Most self-storage professionals work in small offices, often with just one other person. This can be tricky to navigate when it comes to personal relationships. Most facilities have a manager and an assistant; but the workload is shared, and lines can be blurred between the positions. You can end up either loving or hating each other, and there can be problems with both.
Hate to Love: Dealing With Office Friction
It can make for long workdays if you and your officemate don’t work well together, don’t like each other, have opposing political views, etc. In self-storage, it’s difficult to avoid close contact, and it’s worse if there’s a disagreement. You can’t fill the day with conversation, so you end up with hours of silence. When you go home at the end of the day, you’re so worked up and tense it’s hard to let things go, which can make problems fester.
There may be times when you wake up dreading another day in the office. When problems persist, the thought of going to work can weigh heavy and make it difficult to function. It can take a toll on your well-being. I’ve been there.
So, what can you do? You can’t change the other person; but what you can change is your own perspective. This helps cancel the negativity you’re carrying. Sometimes, what we make out to be awful, annoying or dreadful is really just different. When you can step back and look at the situation clearly, it won’t bother you so much. You won’t stew over it all night long, and you’ll wake up with a better outlook.
I recently had to deal with this type of situation. I changed my thinking from “I’m so tired of her crazy theories” to “Wow, her out-there ideas sure are entertaining! What a great laugh!” Instead of thinking “I can’t stand another one of her political ideas,” I thought, “That poor lady sure is deluded. Too bad. She’d be a great asset to our side.”
In my case, I was dealing with a Negative Nancy, so I smothered her with sweetness and positivity. She couldn’t help but respond favorably—well, to some degree, anyway. It’s hard to teach an old dog new tricks. It takes a little time and effort, but it can be done. The payoff is changing the entire tone of the office. My coworker slowly changed her viewpoints on some things. She even started trying to sway others to her new stance!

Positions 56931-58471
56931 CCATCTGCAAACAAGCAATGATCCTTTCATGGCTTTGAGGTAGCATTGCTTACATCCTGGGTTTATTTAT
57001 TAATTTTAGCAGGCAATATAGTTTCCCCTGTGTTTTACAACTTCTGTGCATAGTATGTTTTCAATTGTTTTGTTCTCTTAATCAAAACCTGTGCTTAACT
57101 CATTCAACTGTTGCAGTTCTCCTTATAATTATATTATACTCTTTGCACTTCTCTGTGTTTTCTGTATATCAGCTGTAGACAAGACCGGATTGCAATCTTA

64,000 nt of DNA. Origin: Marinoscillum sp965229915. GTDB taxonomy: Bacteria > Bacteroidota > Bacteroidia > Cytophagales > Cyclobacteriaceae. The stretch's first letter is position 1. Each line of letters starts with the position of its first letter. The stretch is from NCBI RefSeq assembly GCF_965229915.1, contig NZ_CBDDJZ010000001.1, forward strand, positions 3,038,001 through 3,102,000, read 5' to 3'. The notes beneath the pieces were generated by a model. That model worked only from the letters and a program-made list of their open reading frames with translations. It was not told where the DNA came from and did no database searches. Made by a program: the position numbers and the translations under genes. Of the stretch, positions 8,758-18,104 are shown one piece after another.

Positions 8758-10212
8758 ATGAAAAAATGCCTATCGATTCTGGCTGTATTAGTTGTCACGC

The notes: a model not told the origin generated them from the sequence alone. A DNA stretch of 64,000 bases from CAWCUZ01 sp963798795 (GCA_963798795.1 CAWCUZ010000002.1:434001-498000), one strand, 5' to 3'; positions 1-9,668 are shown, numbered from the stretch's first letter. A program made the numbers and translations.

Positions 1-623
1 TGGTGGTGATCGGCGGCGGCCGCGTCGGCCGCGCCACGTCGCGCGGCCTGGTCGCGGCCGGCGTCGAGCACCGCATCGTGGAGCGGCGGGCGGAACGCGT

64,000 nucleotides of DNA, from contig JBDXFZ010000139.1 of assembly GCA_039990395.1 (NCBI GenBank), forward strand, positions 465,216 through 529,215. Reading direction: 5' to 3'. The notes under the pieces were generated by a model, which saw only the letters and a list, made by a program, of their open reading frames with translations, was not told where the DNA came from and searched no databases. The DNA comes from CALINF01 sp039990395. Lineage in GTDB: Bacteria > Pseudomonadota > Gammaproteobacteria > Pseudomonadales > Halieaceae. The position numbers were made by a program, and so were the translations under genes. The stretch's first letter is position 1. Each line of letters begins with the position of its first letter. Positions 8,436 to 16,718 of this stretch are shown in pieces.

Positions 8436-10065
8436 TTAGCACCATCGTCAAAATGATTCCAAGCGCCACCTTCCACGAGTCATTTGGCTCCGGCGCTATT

Love to Hate: The Downside to Office Friendship
On the other hand, you may work very well with your office mate. Perhaps you’re able to easily carry on small talk during the quiet moments. You get to know about each other’s family. You encourage and uplift one another, and in time, you learn to work well as a team to get things done. You text on your days off. You spend time together on evenings and weekends. Ultimately, you find yourselves to be friends more than supervisor and subordinate.
What happens when that great relationship deteriorates but you still have to work together day after day? If you’re the boss, how do you handle things if it becomes necessary to terminate this co-worker who’s been your friend for months or years? This is a precarious situation, but you have to abide by the decisions of your owner or corporate office. It’s made doubly tough because it looks like you took part in the decision from leadership.
I’ve been in this situation more than once, and it’s no picnic. It’s very difficult when you’re losing an employee and friend at the same time. I’ve had the other person be angry with me because I either had or appeared to have a hand in this life-altering event. In every case, my former co-worker has chosen not to speak to me again, and I had no choice but to accept that decision. As a result, I’ve been subjected to nasty, negative online reviews directed personally at me. Thankfully, I was able to get those removed.
When you fire a friend, you almost always lose that person from your life. It’ll be hard on you both. It’ll be up to you to pick up the pieces, reorganize the office (and your outside life), and move on. Just know things will get better. It’s true that time can heal all wounds. You’ll adjust to the new normal, and you and your office will settle into new routines. Life will move forward, and you will survive.
Paula Dukesherer is the property manager for Bolsa Chica Self Storage, a 1,300-unit, privately owned property in Southern California. She has more than 12 years of experience in self-storage with a strong background in customer service. She’s also a moderator for SelfStorageTalk.com, the industry’s largest online community. For more information, visit www.bolsachicaselfstorage.com.